That's not down to any system, formation or footballing ideology; it's down to one side wanting it more than the other. And when you play against someone near you in the league table, at this stage of the season, it's simply not on. With the greatest of respect to Norwich, we shouldn't be caving in to relentless pressure birthed by sheer determination rather than talent or ability. Not when we need the points.
We saw this side pull the wool over Martin O'Neill's eyes for a short space of time. Now it could be argued the same has happened with Poyet.
I wasn't a advocate of the Ulsterman's style of football, but again, that's irrelevant to the point. I think reading over my mock quotes at the start of this article cover it sufficiently without the need for me to rant on and on about it.
I have said for weeks on the Wise Men Say podcast that Phil Bardsley could only sustain his form when outside of his comfort zone. There's previous evidence to suggest he needs the reward of a new contract or the fans' trust to produce above average performances on a weekly basis. Now this isn't me singling him out, I just think that this example reflects the whole side at present.
In fact, let's investigate that further.
Ki's performance levels have drastically dropped, too. Why? Because Laudrup isn't at Swansea watching over him anymore? Because he has nothing to prove to Garry Monk? Or because he's perhaps done enough to guarantee another Premier League move on the back of his early form here?
Is Adam Johnson devoid of any blame because he had one outstanding month?
Is the lack of competition to O'Shea and Brown resulting in their collective decision to allow concentration levels to significantly drop?
Will Larsson, Colback, Gardner or Cattermole ever put more than two consecutive performances together? Will this "revolving door" scenario in central midfield ever cease? Who wants to keep their place? Does anyone actually want to keep it?Show us.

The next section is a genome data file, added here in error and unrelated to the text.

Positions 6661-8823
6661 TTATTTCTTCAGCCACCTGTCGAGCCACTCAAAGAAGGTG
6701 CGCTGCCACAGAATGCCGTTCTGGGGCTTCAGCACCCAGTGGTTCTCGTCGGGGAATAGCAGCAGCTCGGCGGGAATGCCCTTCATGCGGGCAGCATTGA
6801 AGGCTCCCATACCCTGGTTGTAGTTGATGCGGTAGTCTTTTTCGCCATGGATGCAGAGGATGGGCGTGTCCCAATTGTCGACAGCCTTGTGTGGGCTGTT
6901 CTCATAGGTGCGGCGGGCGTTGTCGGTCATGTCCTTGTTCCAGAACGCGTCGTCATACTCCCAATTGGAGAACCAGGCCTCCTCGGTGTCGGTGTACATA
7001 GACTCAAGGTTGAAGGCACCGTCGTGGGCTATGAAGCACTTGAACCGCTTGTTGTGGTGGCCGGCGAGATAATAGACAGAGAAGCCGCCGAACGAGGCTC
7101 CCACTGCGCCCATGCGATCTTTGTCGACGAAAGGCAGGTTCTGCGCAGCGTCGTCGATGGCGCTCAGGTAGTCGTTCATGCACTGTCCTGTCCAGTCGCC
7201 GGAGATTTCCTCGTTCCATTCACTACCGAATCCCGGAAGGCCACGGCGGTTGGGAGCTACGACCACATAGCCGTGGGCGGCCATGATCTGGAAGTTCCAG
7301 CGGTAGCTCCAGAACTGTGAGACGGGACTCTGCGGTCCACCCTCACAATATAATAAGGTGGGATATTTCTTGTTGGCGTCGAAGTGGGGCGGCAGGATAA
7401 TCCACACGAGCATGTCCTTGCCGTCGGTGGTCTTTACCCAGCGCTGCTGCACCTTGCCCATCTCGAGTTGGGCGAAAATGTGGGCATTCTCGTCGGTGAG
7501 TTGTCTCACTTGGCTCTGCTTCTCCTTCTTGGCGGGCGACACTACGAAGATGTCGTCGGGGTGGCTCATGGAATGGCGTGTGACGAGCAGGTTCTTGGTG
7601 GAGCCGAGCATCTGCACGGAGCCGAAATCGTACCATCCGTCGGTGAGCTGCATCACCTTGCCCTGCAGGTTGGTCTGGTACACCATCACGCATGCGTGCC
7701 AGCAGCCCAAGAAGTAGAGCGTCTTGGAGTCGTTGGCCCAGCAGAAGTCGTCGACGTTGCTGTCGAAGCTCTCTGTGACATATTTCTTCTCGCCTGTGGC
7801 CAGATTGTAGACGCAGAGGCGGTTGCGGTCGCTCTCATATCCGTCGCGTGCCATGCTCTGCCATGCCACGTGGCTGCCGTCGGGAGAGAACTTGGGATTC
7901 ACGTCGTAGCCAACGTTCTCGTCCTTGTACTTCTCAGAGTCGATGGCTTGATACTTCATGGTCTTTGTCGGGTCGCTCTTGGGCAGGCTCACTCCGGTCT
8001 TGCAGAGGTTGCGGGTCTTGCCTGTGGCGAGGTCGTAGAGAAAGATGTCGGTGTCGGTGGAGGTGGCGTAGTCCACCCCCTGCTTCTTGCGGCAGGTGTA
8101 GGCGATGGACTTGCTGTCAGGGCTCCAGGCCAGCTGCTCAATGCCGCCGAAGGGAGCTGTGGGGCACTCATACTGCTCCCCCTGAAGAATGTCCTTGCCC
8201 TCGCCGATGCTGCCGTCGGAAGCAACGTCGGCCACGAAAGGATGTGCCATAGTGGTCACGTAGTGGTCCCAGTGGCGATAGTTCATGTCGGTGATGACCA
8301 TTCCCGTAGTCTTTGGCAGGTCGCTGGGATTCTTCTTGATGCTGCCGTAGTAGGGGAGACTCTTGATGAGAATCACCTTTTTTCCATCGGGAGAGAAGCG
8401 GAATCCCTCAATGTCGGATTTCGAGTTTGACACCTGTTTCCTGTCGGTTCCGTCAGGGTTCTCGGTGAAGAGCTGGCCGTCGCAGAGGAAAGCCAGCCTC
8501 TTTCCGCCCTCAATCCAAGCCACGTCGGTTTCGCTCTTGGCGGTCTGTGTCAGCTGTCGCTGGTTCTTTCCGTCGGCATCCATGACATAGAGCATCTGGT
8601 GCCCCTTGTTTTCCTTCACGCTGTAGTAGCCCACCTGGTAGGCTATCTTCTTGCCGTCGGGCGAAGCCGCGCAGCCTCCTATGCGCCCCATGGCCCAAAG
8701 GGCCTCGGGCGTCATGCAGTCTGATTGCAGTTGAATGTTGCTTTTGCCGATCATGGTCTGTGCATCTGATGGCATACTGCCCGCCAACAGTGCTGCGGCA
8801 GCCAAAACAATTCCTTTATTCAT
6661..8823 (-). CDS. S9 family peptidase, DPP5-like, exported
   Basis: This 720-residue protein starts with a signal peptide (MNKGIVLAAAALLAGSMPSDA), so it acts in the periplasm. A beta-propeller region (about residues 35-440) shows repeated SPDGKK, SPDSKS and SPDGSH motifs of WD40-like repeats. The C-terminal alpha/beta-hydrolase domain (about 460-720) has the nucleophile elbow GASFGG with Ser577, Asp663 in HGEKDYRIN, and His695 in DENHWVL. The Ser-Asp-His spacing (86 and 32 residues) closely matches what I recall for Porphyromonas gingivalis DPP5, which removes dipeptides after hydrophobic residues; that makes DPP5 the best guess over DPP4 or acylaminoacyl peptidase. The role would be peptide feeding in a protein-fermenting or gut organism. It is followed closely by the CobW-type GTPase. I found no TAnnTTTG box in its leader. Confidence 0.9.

Of course the main problem we have within the playing staff is ultimately an ability issue, but the same starting eleven went to St James' and won convincingly, remember. Nobody can convince me that if they took to the Carrow Road field on Saturday with the same desire and willingness to work hard that we'd have lost in the manner that we did.
Thank God For The Weakness Of The Other Sides Around Us
We should be gone. We should be so far out of sight by now that we can start planning for The Championship next season without question. But looking at it when detaching your own personal emotions to the situation, all Saturday may have done is remove Norwich from the relegation equation. When we sat with one point heading into the Wear-Tyne derby on October 27, would we have taken the scenario we're now in? I'd bet we would have, and that's without including a day out at Wembley.
My Wise Men Say companion Gareth Barker made the very good point that, essentially, we gave these sides around us a seven game head start and they've been too weak to take advantage. I'd agree with that. In fact, I'd throw the Swansea game into that, considering Gus had two days to work with this hapless bunch of misfits before that particular horror show. The Hull and Norwich defeats mirrored that performance in truth; an observation worth making to solidify my earlier point about a swift return to our true form.
So eight games, TEN if you include our two games in hand, yet we're amazingly ahead of two sides who were above us at that time. We're also within three and four points of three others. They have simply failed to propel away from us, and all that despite us being bang average ourselves. That has to offer some encouragement. It has to. Hell, we need something and I'll take it.
Be Thankful We Don't Have To Travel To The Three Free-Scoring Sides Involved In The Title Race
Oh wait, that's wrong.